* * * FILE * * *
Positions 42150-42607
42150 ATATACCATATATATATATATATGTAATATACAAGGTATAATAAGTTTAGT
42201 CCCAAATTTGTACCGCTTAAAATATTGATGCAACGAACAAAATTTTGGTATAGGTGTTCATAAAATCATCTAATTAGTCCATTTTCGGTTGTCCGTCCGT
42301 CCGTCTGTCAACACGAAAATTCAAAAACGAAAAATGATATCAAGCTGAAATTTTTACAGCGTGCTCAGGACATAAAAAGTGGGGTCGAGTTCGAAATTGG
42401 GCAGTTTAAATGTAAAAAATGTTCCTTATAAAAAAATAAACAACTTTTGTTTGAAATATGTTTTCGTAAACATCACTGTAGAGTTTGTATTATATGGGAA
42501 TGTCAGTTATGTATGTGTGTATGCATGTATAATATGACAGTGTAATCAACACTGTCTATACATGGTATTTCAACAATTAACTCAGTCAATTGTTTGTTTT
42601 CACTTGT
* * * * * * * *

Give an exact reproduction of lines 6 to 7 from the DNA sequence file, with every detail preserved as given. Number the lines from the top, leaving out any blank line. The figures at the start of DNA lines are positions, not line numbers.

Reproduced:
42501 TGTCAGTTATGTATGTGTGTATGCATGTATAATATGACAGTGTAATCAACACTGTCTATACATGGTATTTCAACAATTAACTCAGTCAATTGTTTGTTTT
42601 CACTTGT